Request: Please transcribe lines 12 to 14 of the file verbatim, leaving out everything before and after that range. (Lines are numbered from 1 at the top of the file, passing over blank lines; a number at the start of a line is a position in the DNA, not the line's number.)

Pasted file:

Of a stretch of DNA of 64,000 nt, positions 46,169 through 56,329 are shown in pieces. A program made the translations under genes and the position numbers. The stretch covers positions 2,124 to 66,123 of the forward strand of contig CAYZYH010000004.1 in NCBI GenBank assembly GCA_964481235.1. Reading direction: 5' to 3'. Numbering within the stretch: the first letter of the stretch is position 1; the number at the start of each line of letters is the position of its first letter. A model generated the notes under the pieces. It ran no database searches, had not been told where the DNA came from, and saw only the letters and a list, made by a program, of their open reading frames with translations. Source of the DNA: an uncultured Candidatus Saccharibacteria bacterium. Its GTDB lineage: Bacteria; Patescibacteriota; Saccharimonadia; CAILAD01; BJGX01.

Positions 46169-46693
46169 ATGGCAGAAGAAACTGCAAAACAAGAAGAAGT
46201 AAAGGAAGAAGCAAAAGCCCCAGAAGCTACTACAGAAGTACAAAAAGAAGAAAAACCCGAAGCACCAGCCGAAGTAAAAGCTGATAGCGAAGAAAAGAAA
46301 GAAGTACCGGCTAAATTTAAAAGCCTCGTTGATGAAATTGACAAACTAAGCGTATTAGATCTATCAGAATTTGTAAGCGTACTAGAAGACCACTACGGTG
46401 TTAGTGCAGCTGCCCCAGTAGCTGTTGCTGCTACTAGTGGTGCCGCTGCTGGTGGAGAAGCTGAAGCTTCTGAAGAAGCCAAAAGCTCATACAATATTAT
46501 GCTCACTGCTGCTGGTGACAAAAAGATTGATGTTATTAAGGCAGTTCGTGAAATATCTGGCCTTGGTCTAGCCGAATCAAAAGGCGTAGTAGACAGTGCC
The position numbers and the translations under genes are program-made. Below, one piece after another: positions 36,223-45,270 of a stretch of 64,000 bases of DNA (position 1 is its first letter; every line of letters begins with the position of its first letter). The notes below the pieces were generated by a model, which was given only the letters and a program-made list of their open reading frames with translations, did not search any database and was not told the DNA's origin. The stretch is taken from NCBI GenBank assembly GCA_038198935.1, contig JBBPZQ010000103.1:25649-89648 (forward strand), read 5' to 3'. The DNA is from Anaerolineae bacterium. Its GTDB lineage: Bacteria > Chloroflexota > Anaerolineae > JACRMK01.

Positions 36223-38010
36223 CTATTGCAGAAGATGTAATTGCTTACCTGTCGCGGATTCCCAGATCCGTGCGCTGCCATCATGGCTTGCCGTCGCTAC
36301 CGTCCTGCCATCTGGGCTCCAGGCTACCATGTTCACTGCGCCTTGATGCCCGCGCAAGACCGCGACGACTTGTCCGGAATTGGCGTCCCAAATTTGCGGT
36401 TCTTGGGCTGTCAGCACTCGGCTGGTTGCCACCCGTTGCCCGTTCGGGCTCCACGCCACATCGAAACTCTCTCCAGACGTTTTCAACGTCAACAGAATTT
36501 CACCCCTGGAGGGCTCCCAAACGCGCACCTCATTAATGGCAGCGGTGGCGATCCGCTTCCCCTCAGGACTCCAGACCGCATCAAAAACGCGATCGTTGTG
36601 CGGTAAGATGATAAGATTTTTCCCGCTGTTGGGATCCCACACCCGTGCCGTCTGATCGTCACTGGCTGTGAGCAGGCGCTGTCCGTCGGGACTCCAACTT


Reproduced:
36401 TCTTGGGCTGTCAGCACTCGGCTGGTTGCCACCCGTTGCCCGTTCGGGCTCCACGCCACATCGAAACTCTCTCCAGACGTTTTCAACGTCAACAGAATTT
36501 CACCCCTGGAGGGCTCCCAAACGCGCACCTCATTAATGGCAGCGGTGGCGATCCGCTTCCCCTCAGGACTCCAGACCGCATCAAAAACGCGATCGTTGTG
36601 CGGTAAGATGATAAGATTTTTCCCGCTGTTGGGATCCCACACCCGTGCCGTCTGATCGTCACTGGCTGTGAGCAGGCGCTGTCCGTCGGGACTCCAACTT